Good for you. Maybe you need to switch to film and single focal lengths in order to get even better quality images.
This is sad IMO (not seeing the images that you deleted). Who knows what gems that we can't share in. I doubt that Bresson, Adams, and so many others "deleted" their work because lens quality improved.
For it is the subject that matters in a photograph for others to enjoy. For it can be a "blurry" pinhole image, or maybe a shot from a lowly Kodak Instamatic 104.
Yes, there have been shots that I wished would have been done with a "better lens". But in the end I let them stand on their own. And they are some of the shots that get the best comments.
Price is not the only factor, as I have said. Glad that you have found lenes that do what you expect. Just don't feel that this is the only solution for the "rest of us".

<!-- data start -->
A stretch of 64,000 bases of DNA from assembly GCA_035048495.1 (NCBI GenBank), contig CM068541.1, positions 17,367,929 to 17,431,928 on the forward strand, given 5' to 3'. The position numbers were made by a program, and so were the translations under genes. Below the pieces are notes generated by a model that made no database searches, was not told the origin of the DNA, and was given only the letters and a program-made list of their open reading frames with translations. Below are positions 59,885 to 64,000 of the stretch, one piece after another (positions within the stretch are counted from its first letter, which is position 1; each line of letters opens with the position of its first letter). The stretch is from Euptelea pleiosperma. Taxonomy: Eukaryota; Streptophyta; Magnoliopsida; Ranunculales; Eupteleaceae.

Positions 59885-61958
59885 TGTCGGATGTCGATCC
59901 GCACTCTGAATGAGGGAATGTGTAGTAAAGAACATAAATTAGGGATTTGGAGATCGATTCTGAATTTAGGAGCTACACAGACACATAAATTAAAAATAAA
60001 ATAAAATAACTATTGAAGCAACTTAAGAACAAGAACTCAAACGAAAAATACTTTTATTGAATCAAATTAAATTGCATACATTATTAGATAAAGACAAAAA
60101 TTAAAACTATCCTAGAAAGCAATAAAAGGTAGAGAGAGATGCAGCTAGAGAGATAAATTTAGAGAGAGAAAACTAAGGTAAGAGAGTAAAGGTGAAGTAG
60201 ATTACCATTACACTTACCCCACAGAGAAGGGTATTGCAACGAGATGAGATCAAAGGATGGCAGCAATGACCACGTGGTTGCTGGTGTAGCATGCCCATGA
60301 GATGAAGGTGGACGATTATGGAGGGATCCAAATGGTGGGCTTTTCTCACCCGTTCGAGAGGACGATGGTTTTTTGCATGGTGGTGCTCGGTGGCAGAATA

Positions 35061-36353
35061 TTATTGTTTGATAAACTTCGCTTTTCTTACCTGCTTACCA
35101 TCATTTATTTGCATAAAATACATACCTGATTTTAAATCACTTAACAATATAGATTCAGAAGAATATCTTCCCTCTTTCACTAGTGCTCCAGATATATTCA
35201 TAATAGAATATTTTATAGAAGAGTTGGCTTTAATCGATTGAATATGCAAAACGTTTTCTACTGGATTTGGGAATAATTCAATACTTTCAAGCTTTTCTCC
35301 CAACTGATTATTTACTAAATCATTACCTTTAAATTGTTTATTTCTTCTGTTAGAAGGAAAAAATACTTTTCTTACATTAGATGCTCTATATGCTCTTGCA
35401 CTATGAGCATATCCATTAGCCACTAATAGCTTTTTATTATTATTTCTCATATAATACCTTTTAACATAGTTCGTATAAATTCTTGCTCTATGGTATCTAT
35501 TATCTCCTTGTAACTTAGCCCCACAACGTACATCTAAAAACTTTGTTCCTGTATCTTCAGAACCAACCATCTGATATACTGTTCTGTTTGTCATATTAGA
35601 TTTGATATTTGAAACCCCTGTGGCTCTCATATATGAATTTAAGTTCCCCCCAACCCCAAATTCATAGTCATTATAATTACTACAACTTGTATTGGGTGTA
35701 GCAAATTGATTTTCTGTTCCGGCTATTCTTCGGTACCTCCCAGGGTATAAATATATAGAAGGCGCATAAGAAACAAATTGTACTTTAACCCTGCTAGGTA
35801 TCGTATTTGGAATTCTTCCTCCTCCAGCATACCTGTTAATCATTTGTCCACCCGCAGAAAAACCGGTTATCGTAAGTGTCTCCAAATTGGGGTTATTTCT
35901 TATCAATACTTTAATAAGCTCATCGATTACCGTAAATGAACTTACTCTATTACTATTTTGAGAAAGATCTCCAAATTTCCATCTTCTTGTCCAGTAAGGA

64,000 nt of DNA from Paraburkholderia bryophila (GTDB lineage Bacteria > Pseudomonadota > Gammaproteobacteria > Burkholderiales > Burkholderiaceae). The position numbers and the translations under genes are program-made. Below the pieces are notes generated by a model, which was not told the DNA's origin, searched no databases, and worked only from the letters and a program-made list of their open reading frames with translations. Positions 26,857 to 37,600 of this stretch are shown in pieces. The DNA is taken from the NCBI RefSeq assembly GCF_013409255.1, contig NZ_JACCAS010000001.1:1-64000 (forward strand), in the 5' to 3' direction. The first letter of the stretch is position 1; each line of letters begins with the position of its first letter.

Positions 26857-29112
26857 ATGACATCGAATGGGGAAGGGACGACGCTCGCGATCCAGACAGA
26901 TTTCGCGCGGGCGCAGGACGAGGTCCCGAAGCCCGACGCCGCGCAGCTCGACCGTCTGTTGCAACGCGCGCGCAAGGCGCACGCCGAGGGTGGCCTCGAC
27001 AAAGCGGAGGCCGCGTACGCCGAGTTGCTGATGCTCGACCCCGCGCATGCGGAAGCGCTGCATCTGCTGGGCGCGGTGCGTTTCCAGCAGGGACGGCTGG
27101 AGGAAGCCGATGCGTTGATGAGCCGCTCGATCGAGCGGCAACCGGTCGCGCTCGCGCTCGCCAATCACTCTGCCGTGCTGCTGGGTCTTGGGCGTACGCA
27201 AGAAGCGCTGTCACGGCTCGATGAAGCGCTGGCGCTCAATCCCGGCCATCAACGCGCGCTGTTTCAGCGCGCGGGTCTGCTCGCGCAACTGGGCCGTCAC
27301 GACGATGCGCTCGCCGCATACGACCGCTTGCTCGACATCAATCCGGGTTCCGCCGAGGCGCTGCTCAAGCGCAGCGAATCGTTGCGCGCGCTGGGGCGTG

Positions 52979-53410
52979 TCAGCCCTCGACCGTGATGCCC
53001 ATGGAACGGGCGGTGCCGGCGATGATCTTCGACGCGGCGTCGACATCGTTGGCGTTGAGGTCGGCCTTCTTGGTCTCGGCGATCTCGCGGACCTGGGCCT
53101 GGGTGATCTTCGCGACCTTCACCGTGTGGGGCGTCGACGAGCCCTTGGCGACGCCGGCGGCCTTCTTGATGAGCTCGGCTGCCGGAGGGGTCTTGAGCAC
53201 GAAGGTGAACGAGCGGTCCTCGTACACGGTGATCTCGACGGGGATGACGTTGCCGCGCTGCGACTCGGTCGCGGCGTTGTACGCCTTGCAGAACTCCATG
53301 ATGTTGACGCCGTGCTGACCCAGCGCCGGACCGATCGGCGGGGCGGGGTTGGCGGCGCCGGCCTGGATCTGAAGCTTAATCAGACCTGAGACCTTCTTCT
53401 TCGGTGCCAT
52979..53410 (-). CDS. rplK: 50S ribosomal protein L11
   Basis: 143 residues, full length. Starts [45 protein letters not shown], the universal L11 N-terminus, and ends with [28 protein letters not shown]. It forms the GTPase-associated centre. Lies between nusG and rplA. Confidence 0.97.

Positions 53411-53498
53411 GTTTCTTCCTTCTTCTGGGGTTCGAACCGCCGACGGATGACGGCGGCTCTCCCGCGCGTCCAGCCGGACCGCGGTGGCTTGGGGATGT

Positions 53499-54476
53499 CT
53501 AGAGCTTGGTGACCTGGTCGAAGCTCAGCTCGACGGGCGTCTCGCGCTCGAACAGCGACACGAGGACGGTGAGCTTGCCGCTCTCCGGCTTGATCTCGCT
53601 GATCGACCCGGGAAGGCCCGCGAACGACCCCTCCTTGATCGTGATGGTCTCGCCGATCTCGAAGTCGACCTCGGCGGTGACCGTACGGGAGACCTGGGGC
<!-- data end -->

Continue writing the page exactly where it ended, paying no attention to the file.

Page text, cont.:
In a previous post you mentioned the Sigma 18-50 2.8 lens. IMO the Nikon 17-55 2.8 is much better than the Sigma offering. There is also the issue of color fidelity between brands. And now we have Canon with their offering with IS.
Hey Clix, he is only sharing his opinion on not using the lens in real world situations. One only has to look at my post from my trip to Reykjavik. London, and Williamsburg to see the quality that the 18-200VR has to offer. Even I was surprised at what this lens can deliver.
In the end we chose the lenses that will do the job we want. There are those that will be happy in choosing by price, and like you there will some that choose by brand. I like to think that I am in that happy middle ground.